BoatUS Special Report


Can America Keep Its Waterways Working?

By Ryck Lydecker
Published: August/September 2012

Our nation's maritime infrastructure is suffering from insufficient funding to maintain dredging efforts, protective jetties, ports, and other crucial navigation improvements.

Photo of rebuilding a jetty
It takes car-sized boulders and giant cranes to rebuild a jetty.

The Tillamook County Creamery Association must be the only dairy farmers' cooperative in the country that displays a two-masted schooner under full sail and with "a bone in her teeth" as its advertising logo. There's a good reason cows and canvas go well together in this dramatic reach of Oregon's ocean coast. The settler-farmers of the 1850s, their fertile valley hemmed in on three sides by rugged mountains and vast forests, looked to the ocean to get their goods to market, and so they built a 40-foot schooner to do it.

Like the other river-mouth inlets along this rugged coast, Tillamook Bay's out-flowing waters conflict with ocean tides and currents, leading to a build-up of dangerous shoals made all the more treacherous during Pacific storms. A single 5,400-foot rock jetty built in 1915 on the north side of Tillamook Inlet provided mariners some protection sailing in and out of the Port of Garibaldi until 1979 when the U.S. Army Corps of Engineers built another jetty on the south-side, 5,500 feet long. The twin jetties served two functions, buffering onshore seas to protect the entry, and concentrating harbor outflow to scour a channel. The Pacific Ocean, after all, is unforgiving.

"These jetties take a beating from ocean storms and we've lost over 900 feet of the south jetty since it was built," says Val Folkema, a commissioner with the Port of Garibaldi. "As a result, the Tillamook Bay bar is getting more and more treacherous, and that's a real threat to our recreational and commercial fishing fleets. In the past seven or eight years alone, 17 lives have been lost out there."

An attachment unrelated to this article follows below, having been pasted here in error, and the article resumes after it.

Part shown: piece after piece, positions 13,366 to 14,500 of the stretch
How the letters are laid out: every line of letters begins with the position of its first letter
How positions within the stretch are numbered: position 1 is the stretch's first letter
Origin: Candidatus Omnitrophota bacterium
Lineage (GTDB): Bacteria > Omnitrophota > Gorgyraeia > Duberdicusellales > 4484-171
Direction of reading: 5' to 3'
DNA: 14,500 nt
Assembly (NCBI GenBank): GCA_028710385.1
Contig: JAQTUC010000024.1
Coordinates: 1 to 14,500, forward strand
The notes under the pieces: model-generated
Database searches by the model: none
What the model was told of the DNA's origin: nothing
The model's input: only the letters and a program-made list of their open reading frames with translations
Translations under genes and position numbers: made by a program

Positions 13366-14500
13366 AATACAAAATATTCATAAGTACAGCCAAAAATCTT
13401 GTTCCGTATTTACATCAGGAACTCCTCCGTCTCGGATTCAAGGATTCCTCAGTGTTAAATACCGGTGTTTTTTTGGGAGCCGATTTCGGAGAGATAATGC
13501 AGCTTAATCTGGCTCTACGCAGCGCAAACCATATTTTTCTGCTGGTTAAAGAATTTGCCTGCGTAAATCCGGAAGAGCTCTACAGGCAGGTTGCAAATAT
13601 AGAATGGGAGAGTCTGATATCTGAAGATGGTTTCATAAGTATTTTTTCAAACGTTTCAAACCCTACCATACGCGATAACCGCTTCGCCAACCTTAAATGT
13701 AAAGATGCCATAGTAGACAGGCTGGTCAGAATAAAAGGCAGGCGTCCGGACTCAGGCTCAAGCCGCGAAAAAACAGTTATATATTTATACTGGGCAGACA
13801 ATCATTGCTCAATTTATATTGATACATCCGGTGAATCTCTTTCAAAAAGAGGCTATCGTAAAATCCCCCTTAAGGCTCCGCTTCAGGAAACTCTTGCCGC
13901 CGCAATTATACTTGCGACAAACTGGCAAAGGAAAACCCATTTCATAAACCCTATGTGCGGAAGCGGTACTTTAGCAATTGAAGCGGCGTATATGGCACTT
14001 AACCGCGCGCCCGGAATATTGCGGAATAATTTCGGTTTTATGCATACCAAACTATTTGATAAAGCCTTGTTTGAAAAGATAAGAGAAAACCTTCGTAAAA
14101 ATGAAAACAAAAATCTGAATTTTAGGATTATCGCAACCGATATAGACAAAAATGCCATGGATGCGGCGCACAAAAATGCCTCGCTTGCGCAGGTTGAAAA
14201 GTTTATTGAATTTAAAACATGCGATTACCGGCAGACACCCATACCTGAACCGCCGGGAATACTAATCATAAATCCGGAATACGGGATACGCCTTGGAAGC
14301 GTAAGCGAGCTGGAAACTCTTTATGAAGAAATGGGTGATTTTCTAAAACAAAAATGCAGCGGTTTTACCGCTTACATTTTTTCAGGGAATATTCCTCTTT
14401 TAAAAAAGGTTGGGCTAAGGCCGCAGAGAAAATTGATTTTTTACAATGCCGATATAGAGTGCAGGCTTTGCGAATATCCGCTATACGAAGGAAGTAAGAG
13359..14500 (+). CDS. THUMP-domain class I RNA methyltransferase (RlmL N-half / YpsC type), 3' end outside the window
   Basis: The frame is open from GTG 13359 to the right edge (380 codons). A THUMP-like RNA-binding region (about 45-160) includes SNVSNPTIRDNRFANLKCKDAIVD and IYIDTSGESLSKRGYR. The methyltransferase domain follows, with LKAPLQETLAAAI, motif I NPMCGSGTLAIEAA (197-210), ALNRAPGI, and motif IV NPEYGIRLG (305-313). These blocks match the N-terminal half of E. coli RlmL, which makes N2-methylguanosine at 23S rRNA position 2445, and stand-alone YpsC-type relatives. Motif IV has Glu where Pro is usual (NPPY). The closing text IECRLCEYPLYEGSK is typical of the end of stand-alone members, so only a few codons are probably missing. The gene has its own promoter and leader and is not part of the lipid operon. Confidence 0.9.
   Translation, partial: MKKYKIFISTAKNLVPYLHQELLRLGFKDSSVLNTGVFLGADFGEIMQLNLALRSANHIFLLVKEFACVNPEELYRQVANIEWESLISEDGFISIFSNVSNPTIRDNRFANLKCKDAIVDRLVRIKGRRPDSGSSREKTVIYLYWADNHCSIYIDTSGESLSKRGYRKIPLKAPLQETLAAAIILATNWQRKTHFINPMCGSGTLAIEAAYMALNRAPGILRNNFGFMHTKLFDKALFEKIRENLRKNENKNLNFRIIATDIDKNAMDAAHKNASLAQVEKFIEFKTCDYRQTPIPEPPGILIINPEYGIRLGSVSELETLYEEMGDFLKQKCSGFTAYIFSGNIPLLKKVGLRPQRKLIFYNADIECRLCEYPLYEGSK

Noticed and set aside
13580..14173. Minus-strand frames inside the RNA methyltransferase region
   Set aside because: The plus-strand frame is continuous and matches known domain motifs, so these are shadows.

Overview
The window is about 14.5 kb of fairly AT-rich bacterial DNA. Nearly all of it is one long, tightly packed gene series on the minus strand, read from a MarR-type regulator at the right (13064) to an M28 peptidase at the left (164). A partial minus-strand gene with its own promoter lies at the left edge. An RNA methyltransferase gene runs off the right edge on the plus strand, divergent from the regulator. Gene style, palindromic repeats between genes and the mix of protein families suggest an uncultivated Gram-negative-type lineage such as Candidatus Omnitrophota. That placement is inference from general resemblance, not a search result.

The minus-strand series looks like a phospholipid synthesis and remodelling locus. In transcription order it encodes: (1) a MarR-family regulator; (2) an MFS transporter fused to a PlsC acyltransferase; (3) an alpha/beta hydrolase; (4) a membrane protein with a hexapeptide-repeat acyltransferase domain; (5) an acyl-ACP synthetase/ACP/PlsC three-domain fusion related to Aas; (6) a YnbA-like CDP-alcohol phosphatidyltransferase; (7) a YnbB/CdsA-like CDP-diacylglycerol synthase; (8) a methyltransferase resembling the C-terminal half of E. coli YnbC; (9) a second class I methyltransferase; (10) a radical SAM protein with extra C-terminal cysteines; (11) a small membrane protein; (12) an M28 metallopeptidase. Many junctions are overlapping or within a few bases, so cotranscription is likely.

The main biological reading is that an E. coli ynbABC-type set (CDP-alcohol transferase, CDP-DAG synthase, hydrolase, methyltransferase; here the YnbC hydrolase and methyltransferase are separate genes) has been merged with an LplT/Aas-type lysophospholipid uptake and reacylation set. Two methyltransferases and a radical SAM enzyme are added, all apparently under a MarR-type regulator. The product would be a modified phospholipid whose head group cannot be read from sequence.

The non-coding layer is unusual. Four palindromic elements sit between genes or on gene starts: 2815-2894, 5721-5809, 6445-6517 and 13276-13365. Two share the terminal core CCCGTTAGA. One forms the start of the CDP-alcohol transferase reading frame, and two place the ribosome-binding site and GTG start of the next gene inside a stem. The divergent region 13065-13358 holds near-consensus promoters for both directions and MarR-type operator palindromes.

For Folkema, it gets personal; her husband Jeff is a commercial crabber who has to navigate the inlet in his 26-foot boat to tend traps five to 10 miles offshore. Their two sons work on the water as well and, as a family, they operate Garibaldi Marina, roughly a mile inside the inlet. Tillamook, in the local Native American tribal language here, means "many waters" for the five rivers that flow into it.

"The big thing about working out of this port is that you can't cross the bar on an ebb tide," says Jeff Folkema. "Tillamook Bay is big and you've got all that water pushing to get out, so if there's any swell on the ocean the waves just jam up at the jaws out there. Say you've got a six-foot swell and a six- or seven-foot outgoing tide," he explains. "You definitely want to mind your Ps and Qs because it's going to jump up to about a 10-foot breaking sea over the bar. On the south jetty, to make it safe, we need them to at least do what they did to the north jetty a few years ago."

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